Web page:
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RIT to host Northeast North America regional contest of ACM ICPC

 

On Saturday, November 11th, RIT will host tthe Northeast North America (NENA) regional competition of the Association for Computing Machinery's (ACM) International Collegiate Programming Contest (ICPC), presented by IBM.

The ACM ICPC is a tiered world-wide programming contest, and one of the oldest such contest in the world. Teams of three students represent their universities and compete in an effort to reach the world championships in Beijing in April 2018. 

RIT competes in the The Northeast North America (NENA) region which consists of colleges and universities throughout Quebec, New Brunskwick, Nova Scotia, Prince Edward Island, Newfoundland, Labrador, Maine, New Hampshire, Vermont, Massachusetts, Rhode Island, Connecticut and New York State excluding New York City.  Dr. Ivona Bezakova of the Department of Computer Science in the B. Thomas Golisano College of Computing and Information Sciences (GCCIS) is serving as the contest director for the NENA region.

The team(s) that represent the region at the World Finals are selected using a two-tier competition. The first round of the competition takes place at several preliminary sites located throughout the region. Each Preliminary Round competition represents a different competition with different problem sets and judges, and the results are determined independently at each site without regard for events at the other sites.  The top team(s) from this region will advance to the World Finals in China in April of next year.

Sixteen teams will compete at RIT for the advancing spots to the World Finals. 

RIT will be represented by Steven Landau, Eric Dudley, Koen Komeya, with reserve Jeet Gandhi and RIT Coach David Narvaez. The team placed second at the preliminary round at SUNY Oswego in October.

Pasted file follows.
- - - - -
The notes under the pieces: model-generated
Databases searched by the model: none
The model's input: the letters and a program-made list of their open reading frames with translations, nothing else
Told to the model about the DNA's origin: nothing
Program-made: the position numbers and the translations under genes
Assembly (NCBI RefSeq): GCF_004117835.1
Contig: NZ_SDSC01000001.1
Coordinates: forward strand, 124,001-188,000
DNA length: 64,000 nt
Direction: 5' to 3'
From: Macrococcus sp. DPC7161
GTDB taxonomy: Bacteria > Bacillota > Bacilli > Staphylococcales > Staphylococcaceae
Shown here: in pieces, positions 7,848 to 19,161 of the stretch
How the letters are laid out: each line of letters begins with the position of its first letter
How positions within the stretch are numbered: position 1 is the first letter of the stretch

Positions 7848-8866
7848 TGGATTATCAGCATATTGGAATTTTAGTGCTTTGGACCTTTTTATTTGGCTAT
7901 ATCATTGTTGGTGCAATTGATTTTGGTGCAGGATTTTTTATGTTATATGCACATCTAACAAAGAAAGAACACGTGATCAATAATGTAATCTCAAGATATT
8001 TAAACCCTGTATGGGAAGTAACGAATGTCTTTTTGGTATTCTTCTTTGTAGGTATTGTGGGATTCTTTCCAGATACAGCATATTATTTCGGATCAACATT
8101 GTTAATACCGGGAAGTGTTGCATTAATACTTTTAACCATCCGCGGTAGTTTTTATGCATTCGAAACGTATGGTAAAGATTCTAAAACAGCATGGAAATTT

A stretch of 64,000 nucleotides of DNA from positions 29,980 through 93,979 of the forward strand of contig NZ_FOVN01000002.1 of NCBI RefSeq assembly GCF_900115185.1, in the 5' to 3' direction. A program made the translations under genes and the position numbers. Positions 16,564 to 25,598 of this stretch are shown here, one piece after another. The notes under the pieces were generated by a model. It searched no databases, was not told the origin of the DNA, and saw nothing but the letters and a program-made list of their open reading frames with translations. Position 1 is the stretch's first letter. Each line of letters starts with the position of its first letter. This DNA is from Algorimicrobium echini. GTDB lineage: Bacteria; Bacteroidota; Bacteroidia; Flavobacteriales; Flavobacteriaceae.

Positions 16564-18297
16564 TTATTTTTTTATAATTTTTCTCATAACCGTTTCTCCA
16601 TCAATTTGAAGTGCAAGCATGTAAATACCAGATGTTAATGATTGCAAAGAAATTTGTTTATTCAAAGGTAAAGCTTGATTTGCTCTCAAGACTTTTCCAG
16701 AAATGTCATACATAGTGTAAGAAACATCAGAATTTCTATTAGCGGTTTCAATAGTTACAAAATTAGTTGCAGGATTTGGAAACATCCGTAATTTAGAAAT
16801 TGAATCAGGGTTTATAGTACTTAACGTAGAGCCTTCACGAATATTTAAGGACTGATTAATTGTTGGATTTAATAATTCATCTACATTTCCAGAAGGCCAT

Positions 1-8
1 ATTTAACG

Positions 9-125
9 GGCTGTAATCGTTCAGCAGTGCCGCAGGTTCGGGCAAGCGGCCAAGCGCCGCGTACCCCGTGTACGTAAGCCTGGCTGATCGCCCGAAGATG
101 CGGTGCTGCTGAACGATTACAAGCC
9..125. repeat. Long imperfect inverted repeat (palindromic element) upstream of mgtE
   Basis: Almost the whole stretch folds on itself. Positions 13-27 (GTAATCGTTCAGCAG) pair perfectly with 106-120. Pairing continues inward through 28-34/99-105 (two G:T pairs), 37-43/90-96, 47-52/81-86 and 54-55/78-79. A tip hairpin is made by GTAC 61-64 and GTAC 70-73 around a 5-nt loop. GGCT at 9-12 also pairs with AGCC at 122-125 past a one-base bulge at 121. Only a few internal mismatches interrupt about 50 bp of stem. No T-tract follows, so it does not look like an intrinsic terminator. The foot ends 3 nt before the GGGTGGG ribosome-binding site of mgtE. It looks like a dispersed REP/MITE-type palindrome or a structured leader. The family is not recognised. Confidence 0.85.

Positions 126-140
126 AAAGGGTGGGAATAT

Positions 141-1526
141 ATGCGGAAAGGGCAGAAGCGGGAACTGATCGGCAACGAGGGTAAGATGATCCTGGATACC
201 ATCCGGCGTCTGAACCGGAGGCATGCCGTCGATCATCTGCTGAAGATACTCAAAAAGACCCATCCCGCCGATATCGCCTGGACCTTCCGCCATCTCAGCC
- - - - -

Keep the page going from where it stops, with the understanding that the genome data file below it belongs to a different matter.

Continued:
Teams from the following universities advanced to NENA this year and will be competing in the final round:

Acadia University

Boston College

Dalhousie University

Harvard University  

Massachusetts Institute of Technology

McGill University

Mount Allison University

Northeastern University

Plymouth State University

Rochester Institute of Technology

Siena College 

St. Lawrence University

University of Connecticut

University of Massachusetts - Amherst

University of New Brunswick at Fredericton

University of Rochester

Regional Contest Structure

Every round of the contest has roughly the same structure: teams have access to a single computer and get about eight algorithmic problems that they need to solve in about five hours. For each problem a sample input and output are provided but the rest of the test data is hidden. A team submits their code and it is tested against the test data by the judges. Then a team gets back one of the following responses: "accepted", "incorrect answer", "time limit exceeded", "runtime error", or "does not compile". If a code is not accepted, the team has a chance to modify the code and try again. The tricky part is that the team does not get to see the test cases on which their code failed - it is a good idea to have a balanced team with programming, algorithmic, and testing skills. The winners are determined by the number of problems solved and the time the teams took to solve the problems is used as a tie-breaker.

This year's ICPC Global Tools Sponsor is Jet Brains: the creator of the leading Java IDE — IntelliJ IDEA and a vendor of world class professional software development tools. Starting from the 2018 World Finals, JetBrains will provide ICPC teams with C++, Java, and Python tools, and their modern programming language Kotlin, to help participants reach new levels of productivity, creativity, and problem-solving. The JetBrains suite of IDEs is used by over half a million students from around the world and is provided free to education to support the next generation of programmers. For more information visit www.jetbrains.com/student

The North American Contest Sponsor is Two Sigma: a technology company dedicated to finding value in the world’s data. Since its founding in 2001, Two Sigma has built an innovative platform that combines extraordinary computing power, vast amounts of information, and advanced data science to produce breakthroughs in investment management, insurance and related fields. Today, Two Sigma manages approximately $50 billion in assets, employs more than 1,200 people and has offices in New York, Hong Kong, Houston, London, and Tokyo.

More information on the contest is available at https://icpc.baylor.edu/ and at https://www.cs.rit.edu/~icpc/finals.html